Tuesday, June 23, 2009

Not enough people are talking about Judy Canova

It's possible that not enough people are still talking about actress / singer Judy Canova, and maybe that situation can change...

While lying awake late the other night, unable to sleep again, as often happens in that situation I pulled my laptop close to me and dialed up the Old Time Radio library at Internet Archive. Wanting a break from my customary late-night streaming of old Jack Benny shows or Fibber McGee & Molly, this time I stumbled onto their stash of 1940s episodes of The Judy Canova Show.

The realization soon came to me that perhaps there hasn't been enough Judy Canova in my life.

Sure, I knew of her - - I could recognize the comedienne from old photos, remembered a bit about her country cornball schtick and its context - - But in hearing her vintage radio comedy, it dawned on me that I'd not actually witnessed much of her in performance over the years, and certainly not in a long while.

You are encouraged to investigate the
The Judy Canova Show for yourself. (follow link)

As of this writing, The Internet Archive has almost three dozen episodes available for listening, dating from 1943 to 1948.

The half-hour radio sitcom revolves around Judy, playing 'herself' as an uncultured bumpkin uprooted to Hollywood life as a popular actress and singer.
Broad but gentle humor that still engages, despite its dated or non-PC moments.

The supporting cast includes Ruby Dandridge (mother of Dorothy Dandridge) as Geranium, the maid, and Mel Blanc as Pedro, the Mexican gardener / chauffeur, speaking with the same comic accent he'd use occasionally on The Jack Benny Program that would eventually evolve into the cartoon voice of Speedy Gonzales. (Not surprisingly, Blanc also doubles for other character voices and sound effects)

In the episodes I've heard so far, I recognized voices of radio veteran Verna Felton, as well as
Sheldon Leonard. Great voices!

The program ran for twelve years, first airing on CBS in 1943 on Tuesday nights, before moving to Sunday nights on NBC in 1945. Other cast members during the show's run included Hans Conried, Joseph Kearns and Gale Gordon (the latter two who, among other roles, would both go on in later years to play Mr. Wilson opposite Jay North's 'Dennis The Menace' on television).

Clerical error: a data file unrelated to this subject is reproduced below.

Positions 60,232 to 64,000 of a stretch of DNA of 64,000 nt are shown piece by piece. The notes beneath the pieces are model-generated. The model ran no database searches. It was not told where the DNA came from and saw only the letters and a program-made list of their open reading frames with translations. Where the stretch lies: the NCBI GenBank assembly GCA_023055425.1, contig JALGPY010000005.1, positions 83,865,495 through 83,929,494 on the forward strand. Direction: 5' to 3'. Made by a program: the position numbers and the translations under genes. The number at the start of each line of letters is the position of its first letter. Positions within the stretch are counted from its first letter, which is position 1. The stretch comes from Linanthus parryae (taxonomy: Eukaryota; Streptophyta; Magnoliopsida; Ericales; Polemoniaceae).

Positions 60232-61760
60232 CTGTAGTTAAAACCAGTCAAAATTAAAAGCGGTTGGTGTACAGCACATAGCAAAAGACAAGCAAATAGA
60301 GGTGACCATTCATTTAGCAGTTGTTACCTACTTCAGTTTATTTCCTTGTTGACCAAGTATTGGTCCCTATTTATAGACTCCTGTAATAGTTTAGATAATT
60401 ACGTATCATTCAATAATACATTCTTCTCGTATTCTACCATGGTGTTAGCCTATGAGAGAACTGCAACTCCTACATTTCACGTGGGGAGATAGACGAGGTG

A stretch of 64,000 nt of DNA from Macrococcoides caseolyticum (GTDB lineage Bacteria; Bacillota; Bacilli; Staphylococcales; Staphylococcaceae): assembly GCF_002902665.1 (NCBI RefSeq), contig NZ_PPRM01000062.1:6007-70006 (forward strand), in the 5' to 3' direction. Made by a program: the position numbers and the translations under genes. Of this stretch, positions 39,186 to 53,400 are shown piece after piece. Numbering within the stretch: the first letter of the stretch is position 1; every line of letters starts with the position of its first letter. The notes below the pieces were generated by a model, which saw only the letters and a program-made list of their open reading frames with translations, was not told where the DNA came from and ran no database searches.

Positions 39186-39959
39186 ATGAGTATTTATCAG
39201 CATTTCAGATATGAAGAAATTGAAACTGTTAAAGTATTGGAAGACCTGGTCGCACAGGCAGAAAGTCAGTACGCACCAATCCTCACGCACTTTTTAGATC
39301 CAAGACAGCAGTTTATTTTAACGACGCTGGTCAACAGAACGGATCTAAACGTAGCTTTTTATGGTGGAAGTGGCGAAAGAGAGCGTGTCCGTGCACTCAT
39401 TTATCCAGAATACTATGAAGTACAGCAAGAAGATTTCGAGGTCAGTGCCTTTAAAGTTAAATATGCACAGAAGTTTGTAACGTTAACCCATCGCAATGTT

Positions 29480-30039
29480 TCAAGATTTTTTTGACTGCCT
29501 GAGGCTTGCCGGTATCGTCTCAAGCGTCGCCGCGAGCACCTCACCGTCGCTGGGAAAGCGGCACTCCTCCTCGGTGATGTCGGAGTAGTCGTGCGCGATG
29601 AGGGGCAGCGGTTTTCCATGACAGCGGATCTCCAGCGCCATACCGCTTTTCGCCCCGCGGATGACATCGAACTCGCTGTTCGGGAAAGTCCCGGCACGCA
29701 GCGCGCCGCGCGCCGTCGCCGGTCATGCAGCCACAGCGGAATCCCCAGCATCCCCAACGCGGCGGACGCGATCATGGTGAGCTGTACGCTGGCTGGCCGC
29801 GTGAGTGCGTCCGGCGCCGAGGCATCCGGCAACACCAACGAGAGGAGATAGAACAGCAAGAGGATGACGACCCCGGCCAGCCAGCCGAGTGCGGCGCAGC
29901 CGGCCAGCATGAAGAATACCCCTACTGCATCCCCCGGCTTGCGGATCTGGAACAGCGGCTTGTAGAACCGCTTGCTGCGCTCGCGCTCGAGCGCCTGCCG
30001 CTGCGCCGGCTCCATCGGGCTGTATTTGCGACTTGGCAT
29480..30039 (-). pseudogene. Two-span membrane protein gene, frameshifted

Prior to her own show on radio,
Judy Canova (1913 - 1983) had made regular appearances on many radio programs during the 1930's, most notably The Chase & Sanborn Hour with
Edgar Bergen and Charlie McCarthy.

She'd also had several supporting roles in films during that time, while working as a contract player for Warner Bros. and Paramount.

Her show business career had begun while still a teenager in Florida, performing in a singing trio with her sister, Anne, and older brother, Zeke.
The vaudeville circuit led them from Florida to New York, where 'The Three Georgia Crackers' were 'discovered' by singer Rudy Valee.

Radio, stage and film appearances soon followed, eventually paring the act down to a solo.

Though Judy had originally intended to pursue a more serious singing career, her talent and personality mixed with her unconventional looks to type-cast her into a good-natured yokel persona that she honed during the vaudeville years and played to perfection for decades following.

Below, ▼ appearing in a scene with her siblings in the 1937 film 'Artists & Models',
it's easy to see why she stood out...



- Follow this link to the Turner Classic Movies website to view Judy singing in a bathtub scene from the same film, before sharing dialogue with a young Ida Lupino.